Purpose: Obstructive sleep apnea (OSA) is the most prevalent sleep-related breathing disorder, with a negative impact on cardiovascular health. Different OSA symptoms and treatment response in males and females have been reported. The aim of this study was to investigate inflammatory markers in patients with OSA and the relationship of those markers to disease severity in male and female subjects. Methods: We considered consecutive subjects referred to the outpatient Sleep Disorder Service of the Respiratory Medicine Department, San Marino Hospital. We included patients with a diagnosis of moderate or severe OSAS and an age range of 45-80 years. Concomitant inflammatory conditions were an exclusion criterion. A polygraphic study and a blood draw for inflammatory markers were performed for each subject. Results: Of 110 subjects, 59 were males. Severe OSA affected 72 subjects. We analyzed data through a 4-level categorical variable according to sex and OSA severity (moderate OSA, males; severe OSA, males; moderate OSA, females; severe OSA, females), which showed significant differences for interleukin-6 (IL-6) and C-reactive protein (CRP) levels. A significant difference in IL-6 levels with a significant ascending trend (p = 0.045) from females with moderate OSAS to males with severe OSAS emerged in our pairwise comparison for estimated marginal means. Also, a significant trend (p = 0.0001) for CRP levels from males with moderate OSAS to females with severe OSAS was shown. Conclusions: OSA and inflammation are interconnected, and both are associated with vascular diseases. Sex-related differences in OSA phenotypes may help the clinicians aim for a more personalized approach.

Inflammation markers in moderate and severe obstructive sleep apnea: the influence of sex / Rocchi, Chiara; Valentina, Conti; Totaro, Viviana; Broggi, Serena; Lattanzi, Simona; Viticchi, Giovanna; Falsetti, Lorenzo; Silvestrini, Mauro; Buratti, Laura. - In: SLEEP & BREATHING. - ISSN 1520-9512. - ELETTRONICO. - (2022). [10.1007/s11325-021-02537-3]

Inflammation markers in moderate and severe obstructive sleep apnea: the influence of sex

Rocchi, Chiara;Broggi, Serena;Lattanzi, Simona;Viticchi, Giovanna;Falsetti, Lorenzo;Silvestrini, Mauro;Buratti, Laura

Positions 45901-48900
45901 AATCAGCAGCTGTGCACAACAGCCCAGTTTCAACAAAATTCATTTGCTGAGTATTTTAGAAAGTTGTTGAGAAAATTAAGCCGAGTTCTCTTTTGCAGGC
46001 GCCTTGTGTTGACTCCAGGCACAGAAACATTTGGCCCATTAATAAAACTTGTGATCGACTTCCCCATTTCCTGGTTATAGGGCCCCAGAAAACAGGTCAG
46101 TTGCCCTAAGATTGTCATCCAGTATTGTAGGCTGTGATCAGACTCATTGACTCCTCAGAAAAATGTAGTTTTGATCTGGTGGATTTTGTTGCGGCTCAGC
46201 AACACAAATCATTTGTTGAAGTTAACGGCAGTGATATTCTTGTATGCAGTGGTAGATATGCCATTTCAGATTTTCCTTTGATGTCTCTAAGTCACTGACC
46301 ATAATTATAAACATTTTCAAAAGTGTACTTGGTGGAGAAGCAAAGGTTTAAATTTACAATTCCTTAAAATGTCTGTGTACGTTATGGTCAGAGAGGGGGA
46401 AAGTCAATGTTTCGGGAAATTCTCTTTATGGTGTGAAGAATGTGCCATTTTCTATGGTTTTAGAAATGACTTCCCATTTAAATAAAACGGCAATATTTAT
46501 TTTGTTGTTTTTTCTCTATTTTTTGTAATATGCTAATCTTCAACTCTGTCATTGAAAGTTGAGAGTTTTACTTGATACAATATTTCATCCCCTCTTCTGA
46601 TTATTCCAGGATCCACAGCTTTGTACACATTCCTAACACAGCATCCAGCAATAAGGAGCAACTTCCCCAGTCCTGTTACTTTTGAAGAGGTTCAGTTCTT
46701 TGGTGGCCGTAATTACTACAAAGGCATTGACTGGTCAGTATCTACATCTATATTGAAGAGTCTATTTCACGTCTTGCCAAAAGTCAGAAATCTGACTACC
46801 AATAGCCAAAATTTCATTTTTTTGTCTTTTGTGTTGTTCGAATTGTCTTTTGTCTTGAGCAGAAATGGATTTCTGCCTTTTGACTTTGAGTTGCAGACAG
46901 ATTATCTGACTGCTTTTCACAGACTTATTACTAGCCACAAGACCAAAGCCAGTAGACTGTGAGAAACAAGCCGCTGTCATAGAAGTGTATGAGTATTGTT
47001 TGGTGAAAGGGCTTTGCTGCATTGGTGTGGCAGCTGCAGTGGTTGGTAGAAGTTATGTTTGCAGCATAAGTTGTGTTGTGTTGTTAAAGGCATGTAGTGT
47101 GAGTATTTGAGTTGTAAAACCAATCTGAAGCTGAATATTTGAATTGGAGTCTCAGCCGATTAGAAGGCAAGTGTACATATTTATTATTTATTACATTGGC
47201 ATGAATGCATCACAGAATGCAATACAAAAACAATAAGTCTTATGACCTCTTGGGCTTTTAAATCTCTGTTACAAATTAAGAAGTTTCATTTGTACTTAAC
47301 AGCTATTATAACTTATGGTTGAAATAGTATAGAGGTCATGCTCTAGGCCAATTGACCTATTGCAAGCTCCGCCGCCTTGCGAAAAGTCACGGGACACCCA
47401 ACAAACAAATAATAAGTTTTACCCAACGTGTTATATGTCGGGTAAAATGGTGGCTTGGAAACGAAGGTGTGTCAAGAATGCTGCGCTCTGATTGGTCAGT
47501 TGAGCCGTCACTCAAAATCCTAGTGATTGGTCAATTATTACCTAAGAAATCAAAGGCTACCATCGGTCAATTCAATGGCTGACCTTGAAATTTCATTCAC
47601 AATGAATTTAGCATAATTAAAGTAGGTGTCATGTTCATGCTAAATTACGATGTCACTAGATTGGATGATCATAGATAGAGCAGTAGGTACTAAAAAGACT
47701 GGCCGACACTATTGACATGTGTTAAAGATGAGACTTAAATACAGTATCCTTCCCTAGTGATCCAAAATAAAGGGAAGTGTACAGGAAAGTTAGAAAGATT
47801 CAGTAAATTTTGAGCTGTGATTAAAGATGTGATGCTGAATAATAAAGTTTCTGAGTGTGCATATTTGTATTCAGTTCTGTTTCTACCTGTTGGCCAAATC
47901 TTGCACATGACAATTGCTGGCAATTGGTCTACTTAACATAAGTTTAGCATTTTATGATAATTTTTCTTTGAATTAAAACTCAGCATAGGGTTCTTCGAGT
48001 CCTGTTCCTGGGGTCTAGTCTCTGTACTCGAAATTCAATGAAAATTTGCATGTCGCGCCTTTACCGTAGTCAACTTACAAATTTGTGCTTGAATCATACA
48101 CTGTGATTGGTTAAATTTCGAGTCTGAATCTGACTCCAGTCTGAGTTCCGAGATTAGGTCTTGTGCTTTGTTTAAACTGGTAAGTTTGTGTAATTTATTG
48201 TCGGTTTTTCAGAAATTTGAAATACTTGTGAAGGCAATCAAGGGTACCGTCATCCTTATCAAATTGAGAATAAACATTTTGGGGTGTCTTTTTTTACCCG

2022-01-01

Abstract

Purpose: Obstructive sleep apnea (OSA) is the most prevalent sleep-related breathing disorder, with a negative impact on cardiovascular health. Different OSA symptoms and treatment response in males and females have been reported. The aim of this study was to investigate inflammatory markers in patients with OSA and the relationship of those markers to disease severity in male and female subjects. Methods: We considered consecutive subjects referred to the outpatient Sleep Disorder Service of the Respiratory Medicine Department, San Marino Hospital. We included patients with a diagnosis of moderate or severe OSAS and an age range of 45-80 years. Concomitant inflammatory conditions were an exclusion criterion. A polygraphic study and a blood draw for inflammatory markers were performed for each subject. Results: Of 110 subjects, 59 were males. Severe OSA affected 72 subjects. We analyzed data through a 4-level categorical variable according to sex and OSA severity (moderate OSA, males; severe OSA, males; moderate OSA, females; severe OSA, females), which showed significant differences for interleukin-6 (IL-6) and C-reactive protein (CRP) levels. A significant difference in IL-6 levels with a significant ascending trend (p = 0.045) from females with moderate OSAS to males with severe OSAS emerged in our pairwise comparison for estimated marginal means. Also, a significant trend (p = 0.0001) for CRP levels from males with moderate OSAS to females with severe OSAS was shown. Conclusions: OSA and inflammation are interconnected, and both are associated with vascular diseases. Sex-related differences in OSA phenotypes may help the clinicians aim for a more personalized approach.
2022
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Utilizza questo identificativo per citare o creare un link a questo documento: https://hdl.handle.net/11566/294315
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